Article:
Cuemath grabbed headlines recently after it secured $40 million (roughly Rs. 300 crores) in funding led by LGT Lightstone, Aspada, and Alpha Wave Incubation. The online platform has gained reputation for being a good source for teaching children maths and coding. The platform is aimed at KG-12th grade students across all school boards, spread over 10+ countries including India, UK, USA, UAE, Singapore, Canada, Thailand, Indonesia, Egypt, Nigeria, Nepal, and Bangladesh. The company says teachers hired for the platform undergo rigorous testing, and that its mission is to “lead the way in building mathematical thinking in children to enable them to become the problem solvers and creative thinkers of the future.”
Since its inception in 2013, Cuemath has grown to have over 8,000 teachers and 1,000 team members. The platform is popular for its unique math learning system that helps students work through math logically rather than via rote learning. Cuemath’s current bookings have shot up to more than three times its FY 2019 figures.
Expert opinion: Analyst Ashvin Vellody, Partner, Deloitte India says, “COVID-19 pandemic has provided a disproportionate focus to the ‘tech” in any industry such as education, disrupting it to define a segment called EdTech. Given the lack of digital technologies in the Indian education sector thus far, it is excellent to see start-ups and established players focussed on building innovative Ed-Tech apps in India. 2020 was the year of survival, and digital technologies proved to be an invaluable ally to enable the learning chain. The magnitude of the actual impact, however, will unfold over the next 24 months. The sector needs to think about how best to use digital tech to provide value in the long term. It would be good to get away from replicating the physical world online and focus on creating amazing experiences that provide value to all the stakeholders in this space. The companies that will thrive are the ones who are agile enough to repivot, innovate and create experiences that replace pre-pandemic systems and infrastructure, and teaching methodology.”
We spoke to CEO and Founder of Cuemath, Manan Khurma to know a bit more about the company’s success story, how it survived the pandemic and its future plans.
1. What were you doing before Cuemath?
Mathematics has been a big part of my life since I was a child. While doing my BTech in IIT Delhi, I began teaching math as a side project. What started as a way to make extra pocket money ended up becoming a full-time coaching class. This was the beginning of Locus Education, where we prepared students to take the IIT entrance. Besides this, I wrote textbooks and consulted for the Haryana government.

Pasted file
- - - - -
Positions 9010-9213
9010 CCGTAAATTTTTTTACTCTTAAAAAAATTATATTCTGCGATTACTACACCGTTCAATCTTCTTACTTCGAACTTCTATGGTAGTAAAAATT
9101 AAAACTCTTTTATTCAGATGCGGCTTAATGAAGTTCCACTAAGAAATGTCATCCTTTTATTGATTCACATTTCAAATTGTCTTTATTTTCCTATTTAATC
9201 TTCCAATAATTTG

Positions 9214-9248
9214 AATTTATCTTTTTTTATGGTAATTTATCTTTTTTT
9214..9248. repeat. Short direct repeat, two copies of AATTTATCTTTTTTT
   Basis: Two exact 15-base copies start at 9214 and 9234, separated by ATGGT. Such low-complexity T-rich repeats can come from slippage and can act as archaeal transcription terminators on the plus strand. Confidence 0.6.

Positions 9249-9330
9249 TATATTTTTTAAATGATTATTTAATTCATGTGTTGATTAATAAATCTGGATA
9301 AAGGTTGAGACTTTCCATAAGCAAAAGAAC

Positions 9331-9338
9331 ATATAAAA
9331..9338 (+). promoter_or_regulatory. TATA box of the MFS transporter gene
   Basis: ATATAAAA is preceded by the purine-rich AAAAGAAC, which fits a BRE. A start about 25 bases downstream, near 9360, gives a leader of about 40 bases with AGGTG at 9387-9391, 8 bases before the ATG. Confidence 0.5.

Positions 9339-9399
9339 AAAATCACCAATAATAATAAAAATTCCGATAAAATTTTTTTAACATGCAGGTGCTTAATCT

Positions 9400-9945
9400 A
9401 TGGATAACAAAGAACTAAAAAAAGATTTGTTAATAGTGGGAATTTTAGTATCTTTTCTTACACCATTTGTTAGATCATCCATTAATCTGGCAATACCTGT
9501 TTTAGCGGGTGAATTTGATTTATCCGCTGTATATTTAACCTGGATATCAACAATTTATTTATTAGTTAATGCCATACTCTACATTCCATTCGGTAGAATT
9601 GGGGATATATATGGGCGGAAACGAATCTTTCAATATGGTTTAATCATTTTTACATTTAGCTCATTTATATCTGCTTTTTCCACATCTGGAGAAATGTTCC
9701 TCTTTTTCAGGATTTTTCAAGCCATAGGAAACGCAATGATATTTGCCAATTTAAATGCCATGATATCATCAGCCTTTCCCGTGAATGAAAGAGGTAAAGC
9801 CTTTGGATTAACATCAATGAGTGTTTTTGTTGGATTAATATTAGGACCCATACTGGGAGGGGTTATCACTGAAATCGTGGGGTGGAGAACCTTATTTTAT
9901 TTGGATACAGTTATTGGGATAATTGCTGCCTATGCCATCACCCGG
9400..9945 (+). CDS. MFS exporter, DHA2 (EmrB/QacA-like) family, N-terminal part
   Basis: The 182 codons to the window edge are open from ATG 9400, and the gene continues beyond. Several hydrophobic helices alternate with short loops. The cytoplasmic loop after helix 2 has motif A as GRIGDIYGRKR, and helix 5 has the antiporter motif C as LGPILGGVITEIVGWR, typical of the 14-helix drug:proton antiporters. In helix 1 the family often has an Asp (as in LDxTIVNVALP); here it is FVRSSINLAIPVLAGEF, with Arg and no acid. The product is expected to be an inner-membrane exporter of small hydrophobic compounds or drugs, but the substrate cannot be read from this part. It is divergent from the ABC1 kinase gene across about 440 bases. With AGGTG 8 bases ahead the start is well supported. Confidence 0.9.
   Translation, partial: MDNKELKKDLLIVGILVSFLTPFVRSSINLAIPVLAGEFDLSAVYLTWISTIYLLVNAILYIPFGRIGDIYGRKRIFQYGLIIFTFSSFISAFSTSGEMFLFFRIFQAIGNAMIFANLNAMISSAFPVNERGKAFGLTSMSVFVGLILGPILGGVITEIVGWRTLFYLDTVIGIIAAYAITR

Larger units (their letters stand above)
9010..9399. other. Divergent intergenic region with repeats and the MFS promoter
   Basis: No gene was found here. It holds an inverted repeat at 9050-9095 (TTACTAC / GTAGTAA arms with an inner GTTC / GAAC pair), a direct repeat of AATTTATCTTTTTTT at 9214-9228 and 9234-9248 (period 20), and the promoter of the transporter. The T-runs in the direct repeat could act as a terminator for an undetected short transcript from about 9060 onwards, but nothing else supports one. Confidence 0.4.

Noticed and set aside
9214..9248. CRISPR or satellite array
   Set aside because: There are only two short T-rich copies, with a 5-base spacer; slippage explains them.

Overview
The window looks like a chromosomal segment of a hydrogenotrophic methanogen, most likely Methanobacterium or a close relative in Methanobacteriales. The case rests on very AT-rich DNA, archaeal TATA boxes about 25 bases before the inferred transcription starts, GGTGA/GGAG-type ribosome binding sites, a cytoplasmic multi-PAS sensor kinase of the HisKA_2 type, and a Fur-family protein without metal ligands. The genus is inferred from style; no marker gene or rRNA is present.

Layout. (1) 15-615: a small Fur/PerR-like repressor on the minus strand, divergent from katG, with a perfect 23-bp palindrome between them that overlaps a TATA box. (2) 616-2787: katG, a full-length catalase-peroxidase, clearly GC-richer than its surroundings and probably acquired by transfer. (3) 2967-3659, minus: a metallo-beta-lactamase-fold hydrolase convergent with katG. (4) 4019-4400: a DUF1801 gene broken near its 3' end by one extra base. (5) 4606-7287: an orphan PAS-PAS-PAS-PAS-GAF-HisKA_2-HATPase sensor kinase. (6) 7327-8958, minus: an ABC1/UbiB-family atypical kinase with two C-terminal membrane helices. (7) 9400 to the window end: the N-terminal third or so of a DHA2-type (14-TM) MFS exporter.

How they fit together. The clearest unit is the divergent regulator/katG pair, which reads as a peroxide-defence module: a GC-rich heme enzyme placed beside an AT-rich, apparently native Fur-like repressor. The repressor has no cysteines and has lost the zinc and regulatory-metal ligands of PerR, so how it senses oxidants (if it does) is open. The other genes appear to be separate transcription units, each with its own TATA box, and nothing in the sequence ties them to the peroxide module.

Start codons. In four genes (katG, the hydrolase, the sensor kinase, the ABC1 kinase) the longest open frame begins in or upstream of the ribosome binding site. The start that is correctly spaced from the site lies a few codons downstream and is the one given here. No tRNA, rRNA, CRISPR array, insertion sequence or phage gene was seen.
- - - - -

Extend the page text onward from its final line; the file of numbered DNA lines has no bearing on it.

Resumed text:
2. What was the initial conceptualisation process behind Cuemath? When did you first start talking about beginning this startup?
My love for math and teaching were the two main catalysts for Cuemath. While lecturing senior grade students at Locus, I realised that most students struggled with math despite my best teaching efforts. The reason for this was a weak foundation. Even though test-prep is very lucrative, I felt it was too little too late to make an impact.
3. When was it that you finally decided you wanted to start Cuemath? Please elaborate on probably that one scenario that cemented your intention to work towards making Cuemath a reality.
To have a fundamental impact in teaching math, it had to be done at lower rather than higher grades. After teaching 10000+ students, I realised that if a student struggles with Calculus in 11th-grade, the odds are that they did not master Algebra in 8th grade. To address this, I decided to build a math learning system based on mastery. No other learning system at that point was addressing this problem.
4. Elaborate a little bit about Cuemath. Business description, unique service offering, who owns it, what is your growth rate been like last year, etc
Cuemath offers online after-school math and coding classes around the world. These are live classes facilitated by our trained teachers. Further, our AI-powered platform enables each child to learn at their own pace. Amongst other things, our unique methodology focuses on making students work through math logically rather than rote learning. We have been backed by investors such as and have seen our current bookings shoot up to more than 3X of FY19 figures.
5. How is Cuemath different from the other ed-tech startups in India?
I firmly believe that Mathematics and Coding is a core life skill that can empower children to future problem solvers and thinkers. Cuemath focuses on mastery over completion. For instance, most children learn multiplication by memorisation. But at Cuemath, we teach our students that multiplication is nothing but repeated addition. Math is the language of thinking and problem-solving.
6. What is your hiring process for teachers? What is Cuemath’s unique selling point?